I'm very excited to share with you, on my new blog, a preview for Kite, the programming co-pilot powered by deep learning! According to Kite, this is a desktop application that runs alongside your editor as an artificial pair programmer. As you type, Kite pulls online documentation, docstrings and other resources to present you things like call arguments and even usage examples! I can glance at Kite when don't want to tab out to the web and search something like the Django documentation. Despite being some of the best written documentation, finding and scrolling thought it can sometimes take a while, even if you use
After using Kite for a few weeks I've noticed it spend less time searching for documentation because it's almost always right there in Kite, or in your editor if you use Sublime. Being able to read the documentation quickly without tabbing out and wasting time searching and scrolling really makes a difference over time. I'm really impressed with Kite's ability to search to parse the docstrings of your own project to provide similar suggestions. I personally prefer this to the Anaconda or other similar IDE plugins for Sublime because of the speed at which the information appears. Anaconda slows me down and introduces lag into my Sublime, this setup works well for me because I spend less time sifting through documentation and hangups when the completion is rendering. I also found the Kite completions in Sublime work much better and faster than Anaconda and the built-in completions. Stay tuned for a full review when the beta or final build is released!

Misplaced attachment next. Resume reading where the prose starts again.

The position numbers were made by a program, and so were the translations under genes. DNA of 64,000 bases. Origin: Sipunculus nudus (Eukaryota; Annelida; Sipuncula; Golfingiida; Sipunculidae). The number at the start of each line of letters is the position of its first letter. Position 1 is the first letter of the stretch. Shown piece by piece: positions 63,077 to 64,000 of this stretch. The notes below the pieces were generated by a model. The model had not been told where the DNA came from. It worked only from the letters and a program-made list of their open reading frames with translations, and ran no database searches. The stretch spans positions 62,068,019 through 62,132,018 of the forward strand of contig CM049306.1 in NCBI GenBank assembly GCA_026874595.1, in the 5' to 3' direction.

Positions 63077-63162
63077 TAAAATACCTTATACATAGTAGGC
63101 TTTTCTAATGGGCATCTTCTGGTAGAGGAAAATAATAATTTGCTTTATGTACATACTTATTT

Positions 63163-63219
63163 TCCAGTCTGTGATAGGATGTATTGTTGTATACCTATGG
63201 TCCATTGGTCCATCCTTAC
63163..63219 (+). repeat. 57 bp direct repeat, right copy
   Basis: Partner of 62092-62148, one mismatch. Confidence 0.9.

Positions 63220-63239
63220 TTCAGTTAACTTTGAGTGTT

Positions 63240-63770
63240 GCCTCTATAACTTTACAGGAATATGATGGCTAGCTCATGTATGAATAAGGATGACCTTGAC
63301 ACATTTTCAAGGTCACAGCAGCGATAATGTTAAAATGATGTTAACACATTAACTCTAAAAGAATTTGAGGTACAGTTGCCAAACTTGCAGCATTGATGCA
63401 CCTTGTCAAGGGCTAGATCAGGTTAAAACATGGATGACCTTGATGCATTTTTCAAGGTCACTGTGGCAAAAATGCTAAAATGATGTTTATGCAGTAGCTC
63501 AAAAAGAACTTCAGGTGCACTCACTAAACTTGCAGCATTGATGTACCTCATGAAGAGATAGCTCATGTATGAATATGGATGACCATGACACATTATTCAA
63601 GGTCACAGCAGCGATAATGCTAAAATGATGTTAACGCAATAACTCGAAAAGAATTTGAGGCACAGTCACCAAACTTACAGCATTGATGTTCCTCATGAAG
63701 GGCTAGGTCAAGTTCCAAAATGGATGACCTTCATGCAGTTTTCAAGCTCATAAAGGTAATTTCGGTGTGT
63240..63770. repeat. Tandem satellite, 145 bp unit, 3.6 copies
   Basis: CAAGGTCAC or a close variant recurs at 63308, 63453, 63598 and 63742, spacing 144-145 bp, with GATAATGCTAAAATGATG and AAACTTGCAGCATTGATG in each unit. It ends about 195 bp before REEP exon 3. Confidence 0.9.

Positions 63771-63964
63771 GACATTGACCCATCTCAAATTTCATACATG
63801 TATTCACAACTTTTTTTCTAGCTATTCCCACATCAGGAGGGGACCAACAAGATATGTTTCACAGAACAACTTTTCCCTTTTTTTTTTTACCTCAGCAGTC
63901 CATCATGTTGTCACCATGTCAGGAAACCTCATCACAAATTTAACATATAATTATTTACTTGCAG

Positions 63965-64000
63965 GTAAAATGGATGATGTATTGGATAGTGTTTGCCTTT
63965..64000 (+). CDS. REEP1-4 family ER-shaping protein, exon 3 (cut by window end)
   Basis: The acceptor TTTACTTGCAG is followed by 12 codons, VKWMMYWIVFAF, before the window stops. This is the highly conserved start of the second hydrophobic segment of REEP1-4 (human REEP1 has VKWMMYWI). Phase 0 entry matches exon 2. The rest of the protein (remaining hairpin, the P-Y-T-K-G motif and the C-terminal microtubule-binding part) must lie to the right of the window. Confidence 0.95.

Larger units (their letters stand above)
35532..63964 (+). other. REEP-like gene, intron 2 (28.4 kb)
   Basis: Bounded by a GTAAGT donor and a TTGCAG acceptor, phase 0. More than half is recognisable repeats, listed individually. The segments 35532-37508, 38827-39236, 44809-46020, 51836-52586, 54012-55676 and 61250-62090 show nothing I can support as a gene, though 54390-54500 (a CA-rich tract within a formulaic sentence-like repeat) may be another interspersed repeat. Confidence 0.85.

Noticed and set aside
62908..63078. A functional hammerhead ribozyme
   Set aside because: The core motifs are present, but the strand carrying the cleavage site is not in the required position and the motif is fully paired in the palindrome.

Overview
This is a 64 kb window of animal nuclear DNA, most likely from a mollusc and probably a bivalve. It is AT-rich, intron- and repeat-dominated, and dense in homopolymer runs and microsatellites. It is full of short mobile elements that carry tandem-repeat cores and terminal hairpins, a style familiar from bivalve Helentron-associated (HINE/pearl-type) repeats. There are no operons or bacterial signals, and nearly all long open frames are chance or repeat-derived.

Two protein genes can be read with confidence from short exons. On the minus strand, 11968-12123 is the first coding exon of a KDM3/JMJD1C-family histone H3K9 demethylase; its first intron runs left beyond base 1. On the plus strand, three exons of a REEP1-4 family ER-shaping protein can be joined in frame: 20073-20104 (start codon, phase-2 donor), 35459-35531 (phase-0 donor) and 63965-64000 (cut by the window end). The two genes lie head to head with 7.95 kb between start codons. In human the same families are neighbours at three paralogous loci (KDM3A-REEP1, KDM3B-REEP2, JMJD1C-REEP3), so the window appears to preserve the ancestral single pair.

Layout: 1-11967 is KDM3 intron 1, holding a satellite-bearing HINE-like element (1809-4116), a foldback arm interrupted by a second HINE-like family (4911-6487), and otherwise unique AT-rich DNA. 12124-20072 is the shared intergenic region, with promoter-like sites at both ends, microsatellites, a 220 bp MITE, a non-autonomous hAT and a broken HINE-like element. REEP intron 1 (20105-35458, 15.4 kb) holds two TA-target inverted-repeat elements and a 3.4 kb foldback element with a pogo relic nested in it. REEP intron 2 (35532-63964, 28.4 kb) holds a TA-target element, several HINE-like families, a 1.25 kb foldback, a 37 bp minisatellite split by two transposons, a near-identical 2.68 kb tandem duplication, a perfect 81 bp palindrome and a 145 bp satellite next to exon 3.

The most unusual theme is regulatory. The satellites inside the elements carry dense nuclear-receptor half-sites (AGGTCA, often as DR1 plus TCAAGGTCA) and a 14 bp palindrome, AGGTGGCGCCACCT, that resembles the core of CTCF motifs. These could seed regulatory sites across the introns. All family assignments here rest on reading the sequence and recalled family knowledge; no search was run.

Kite currently in close alpha and supports Python and integrates with Sublime Text, Emacs, Atom, Vim, Neovim, VS Code and PyCharm. The documentation modal you in the picture above is supported in Sublime Text, Atom and PyCharm 2016.1 and above. I used the latest version of Kite with Sublime Text 3. You might want to disable Anaconda completions, if you use it.